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In addition to battery, they will also have to find a way to control the unit that doesn’t involve taking ones hands off the handlebar and up to the users face.  Today, they use a small wrist-band that works pretty well skiing.  But for cycling, it’s one thing to keep your hands on your handlebar and touch a cycling computer a few inches away.  But it’s an entirely different thing to bring your hands up and tap or otherwise interact with something on your face out of view.

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Perhaps something like the O-Synce remote ANT+ lap button is a best bet?

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Many may wonder how this jives against some like the 4iiii’s Heads Up Display.  The core difference is the 4iiii’s unit display a series of LED lights on a bar, whereas this displays an actual small screen with live information.  And from a price-point standpoint, the 4iiii’s unit is sub-$200, and doesn’t include the glasses themselves.  The 4iiii’s with it’s ANT+ connectivity is best at keeping you in zone (be it power/speed/HR/cadence), but lacks the ability to provide you more detailed ride status (such as ‘where are you’).

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Lastly, what happens in relation to Google Glass that’s on the eventual train tracks?  Well, we know roughly as much about Google Glass as we do about the Recon offering.  We have lots of publicity/marketing items on the Google Glass, but as you often see in my reviews, the devils are in the details.  In the case of Google Glass, we’re still talking a pretty significant price tag (over $1,000US).  Recon remains unknown at this point, but I’d guess for the mid $400-600 range given that it looks like you’ll be buying the sunglasses with the HUD molded into the unit as well.  Thus the sunglass would be a component of that price from a cost standpoint.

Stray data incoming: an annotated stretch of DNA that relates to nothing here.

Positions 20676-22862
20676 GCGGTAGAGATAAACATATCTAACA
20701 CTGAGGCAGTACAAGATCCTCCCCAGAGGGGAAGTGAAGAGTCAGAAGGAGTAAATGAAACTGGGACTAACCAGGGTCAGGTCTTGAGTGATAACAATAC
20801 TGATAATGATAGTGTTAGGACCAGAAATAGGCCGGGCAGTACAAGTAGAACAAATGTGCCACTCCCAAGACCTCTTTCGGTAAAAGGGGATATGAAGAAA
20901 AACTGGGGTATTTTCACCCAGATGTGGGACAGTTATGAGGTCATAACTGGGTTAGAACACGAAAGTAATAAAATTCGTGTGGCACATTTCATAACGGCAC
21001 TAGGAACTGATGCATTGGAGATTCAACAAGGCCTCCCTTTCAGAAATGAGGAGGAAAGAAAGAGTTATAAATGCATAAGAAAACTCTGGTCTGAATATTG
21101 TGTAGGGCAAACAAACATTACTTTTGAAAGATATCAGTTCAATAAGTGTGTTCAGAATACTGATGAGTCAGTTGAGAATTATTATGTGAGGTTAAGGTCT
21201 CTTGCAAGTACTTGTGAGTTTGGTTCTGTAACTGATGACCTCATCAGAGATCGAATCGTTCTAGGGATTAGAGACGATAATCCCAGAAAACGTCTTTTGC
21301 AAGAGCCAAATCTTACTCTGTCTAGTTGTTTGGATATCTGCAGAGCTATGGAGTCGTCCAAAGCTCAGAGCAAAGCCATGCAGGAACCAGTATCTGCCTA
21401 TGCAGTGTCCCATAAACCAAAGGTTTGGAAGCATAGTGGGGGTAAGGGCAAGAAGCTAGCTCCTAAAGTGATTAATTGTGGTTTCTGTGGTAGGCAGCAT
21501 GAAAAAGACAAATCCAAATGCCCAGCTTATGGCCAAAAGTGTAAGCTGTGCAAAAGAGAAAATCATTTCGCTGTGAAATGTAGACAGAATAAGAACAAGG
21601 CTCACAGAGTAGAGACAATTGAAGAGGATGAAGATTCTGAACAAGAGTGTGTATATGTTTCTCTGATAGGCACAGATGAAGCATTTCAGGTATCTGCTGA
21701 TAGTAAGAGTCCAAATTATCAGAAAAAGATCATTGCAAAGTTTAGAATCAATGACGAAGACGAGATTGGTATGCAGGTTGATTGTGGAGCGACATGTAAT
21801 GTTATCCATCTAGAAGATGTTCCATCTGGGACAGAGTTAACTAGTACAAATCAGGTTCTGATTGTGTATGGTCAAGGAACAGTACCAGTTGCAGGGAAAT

Now, they haven’t said much, other than the below statement:

“Information should be easily and instantly available when you want it and out-of-sight when you don’t.  We have always made it clear that Recon intends to bring this technology to sunglasses for both professional and recreational athletes, and the public will get a first look at this sunglasses solution this summer.”

And, technically, they didn’t even imply that it’s a cycling-only device.  It could also tackle running.  Though, I’d guess that swimming is out for this iteration.